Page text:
Henry Abbott

An Interview with Henry Abbott

An Interview with Henry Abbott

Intro: Survival of the Fittest

On his way to founding the pre-eminent NBA blog, True Hoops, Henry Abbott lived in a jungle in Ecuador and covered the Ecuadorian elections for CBS radio. But that was then. Now Abbott rules over a different kind of jungle – a network of bloggers in every NBA city that draws more than a million readers every month.

Founded in 2005, True Hoops was purchased by ESPN in 2007, which makes Abbott an entrepreneurial model for bloggers who claw for scraps in a Darwinian cyberspace. In this interview, Abbott answers one question – about the human side of blogging – with a link to his own blog, which not only saved him time, but drove SMG’s massive traffic to True Hoops. Thus did Abbott demonstrate, with deftness, a practical skill that we can only envy. — SM

Henry Abbott: Interviewed on March 11, 2011

Position: Says “senior writer” on the business card, but I’m a blogger. ESPN.com’s TrueHoop blogger, and the co-founder of the TrueHoop Network.

Born: 1974, England

Education: B.A. (honors) NYU Journalism, 1995

Career: 1995 CBS Network Radio News desk assistant; 1996 Cooking etc. at a cloud forest reserve in Ecuador; 1997 Reporter and producer at CBS affiliate in Madison, WI; 1998 Full-time freelance writing at Gekko Productions, “co-founded with my lovely wife”. Work for HOOP, Inside Stuff, Men’s Journal etc.; 2005 Start TrueHoop; 2007 TrueHoop moves to ESPN.com; 2009 Launch the TrueHoop Network, an affiliation between ESPN and a “fantastic collection of the best independent NBA blogs”

Personal: Married with two kids

Favorite restaurant (home): Matt’s Red Rooster, Flemington NJ. “Run by friends and always good.”

Favorite restaurant (away): “If I’m at Cafe Mingo in Portland OR it means I’m not just on vacation, but enjoying great food, in a charming environment, on a date with my wife. Awesome.”

Favorite hotel: “Hotels to me are all about wireless and work. For pleasure, I’ll take a house with a pool and sun and tons of family and friends who really know how to cook.”

Q. You are the head of a blogging empire – which you founded and sold to ESPN. Give us a description of your job.

A. TrueHoop is ESPN.com’s NBA blog. Nowadays many smart people (Marc Stein! John Hollinger! J.A. Adande!) contribute, but I’m still both the baldest and the only one for whom it’s a full-time job.

In addition, we have three dozen independent blogs that are affiliated with ESPN through the TrueHoop Network, which is the result of many long hours of working closely with the fabulous Kevin Arnovitz. There’s a TrueHoop Network blog in every NBA city, and a few more besides. That’s about two years old, and while it has always been a hotbed of quality, I’m insanely proud of the work the network has been doing lately. There are more than a million monthly unique readers every month in the network alone, and rightly so. My expectations — of quality, of import, of traffic, of credibility — are getting a little crazy.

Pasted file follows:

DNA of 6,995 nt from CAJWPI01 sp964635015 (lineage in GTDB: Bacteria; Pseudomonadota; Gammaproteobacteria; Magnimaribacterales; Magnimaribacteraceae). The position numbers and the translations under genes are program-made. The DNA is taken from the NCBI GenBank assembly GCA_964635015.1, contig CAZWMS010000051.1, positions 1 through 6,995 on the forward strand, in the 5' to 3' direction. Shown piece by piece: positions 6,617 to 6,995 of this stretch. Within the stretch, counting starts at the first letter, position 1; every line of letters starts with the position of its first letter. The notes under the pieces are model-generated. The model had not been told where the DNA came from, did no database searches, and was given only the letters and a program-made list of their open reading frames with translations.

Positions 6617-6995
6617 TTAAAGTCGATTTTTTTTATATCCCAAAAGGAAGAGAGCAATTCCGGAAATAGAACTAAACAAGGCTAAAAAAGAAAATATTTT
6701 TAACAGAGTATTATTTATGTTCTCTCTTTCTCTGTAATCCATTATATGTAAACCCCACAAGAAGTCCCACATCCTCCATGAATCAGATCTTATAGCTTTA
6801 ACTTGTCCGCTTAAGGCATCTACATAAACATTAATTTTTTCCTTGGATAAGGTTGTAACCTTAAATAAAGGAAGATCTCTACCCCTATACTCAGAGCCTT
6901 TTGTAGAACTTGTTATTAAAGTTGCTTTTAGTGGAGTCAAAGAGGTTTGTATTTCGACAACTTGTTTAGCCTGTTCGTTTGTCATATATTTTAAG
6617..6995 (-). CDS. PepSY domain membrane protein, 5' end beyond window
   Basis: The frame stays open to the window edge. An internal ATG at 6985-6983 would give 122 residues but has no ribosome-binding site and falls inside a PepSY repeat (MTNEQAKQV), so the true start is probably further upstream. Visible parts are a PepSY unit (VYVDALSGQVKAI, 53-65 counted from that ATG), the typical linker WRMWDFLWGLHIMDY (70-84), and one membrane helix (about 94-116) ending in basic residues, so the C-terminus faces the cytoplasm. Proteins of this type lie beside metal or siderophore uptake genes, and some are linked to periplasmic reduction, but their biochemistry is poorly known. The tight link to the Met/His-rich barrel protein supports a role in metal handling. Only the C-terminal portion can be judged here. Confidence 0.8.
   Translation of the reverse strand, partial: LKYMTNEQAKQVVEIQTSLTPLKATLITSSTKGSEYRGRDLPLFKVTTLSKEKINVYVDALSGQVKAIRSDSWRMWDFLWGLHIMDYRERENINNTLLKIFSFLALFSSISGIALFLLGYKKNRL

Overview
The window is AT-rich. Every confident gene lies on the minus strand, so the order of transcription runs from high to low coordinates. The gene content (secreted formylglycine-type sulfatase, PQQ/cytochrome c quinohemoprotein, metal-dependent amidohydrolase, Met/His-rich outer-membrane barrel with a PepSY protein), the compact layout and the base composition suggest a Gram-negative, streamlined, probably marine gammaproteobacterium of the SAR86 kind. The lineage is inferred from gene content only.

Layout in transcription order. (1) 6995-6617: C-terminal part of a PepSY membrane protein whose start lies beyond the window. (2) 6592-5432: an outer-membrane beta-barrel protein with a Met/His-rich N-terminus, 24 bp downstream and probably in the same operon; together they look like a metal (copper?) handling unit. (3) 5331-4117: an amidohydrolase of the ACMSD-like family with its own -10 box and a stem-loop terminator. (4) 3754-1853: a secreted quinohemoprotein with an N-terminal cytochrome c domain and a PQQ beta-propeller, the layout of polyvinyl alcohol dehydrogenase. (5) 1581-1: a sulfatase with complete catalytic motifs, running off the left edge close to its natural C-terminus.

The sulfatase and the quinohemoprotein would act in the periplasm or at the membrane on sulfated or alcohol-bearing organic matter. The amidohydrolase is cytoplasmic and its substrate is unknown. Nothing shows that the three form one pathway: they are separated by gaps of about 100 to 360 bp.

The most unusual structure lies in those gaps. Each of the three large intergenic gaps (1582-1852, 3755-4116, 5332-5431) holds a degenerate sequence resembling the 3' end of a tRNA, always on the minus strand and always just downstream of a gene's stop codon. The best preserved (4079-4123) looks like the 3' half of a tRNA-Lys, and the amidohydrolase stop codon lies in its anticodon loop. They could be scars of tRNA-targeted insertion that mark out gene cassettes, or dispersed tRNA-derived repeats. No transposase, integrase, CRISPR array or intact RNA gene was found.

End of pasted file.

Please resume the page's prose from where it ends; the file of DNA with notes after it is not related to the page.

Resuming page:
Worth noting: Not all, but nearly everyone who has gotten their first full-time NBA media jobs in the last two years first worked in this network.

Q. How did you start your career?

A. After interning all over and more than a little work in college radio (I was co-news director and founded a show called Citywide
), I snagged a job as CBS network radio news desk assistant before I graduated from NYU. Then a stream of reporting and producing type jobs, along with roughly a decade of freelancing, mainly for magazines.

Q. How did you conceive and make a success of TrueHoop?

A. Writing for NBA magazines gave me a certain set of contacts and insights. Magazine publishing allowed me to get about 1 percent of those into print, typically eight weeks after it seemed relevant.

I resisted blogging for ages, but eventually my friend Alex, at a Christmas party in Brooklyn, basically forced me to start a blog. He’s a pretty big dude. So I did, and I quickly discovered putting ideas into a conversation in real time for everyone was much more exciting and relevant than putting them onto paper for a few people.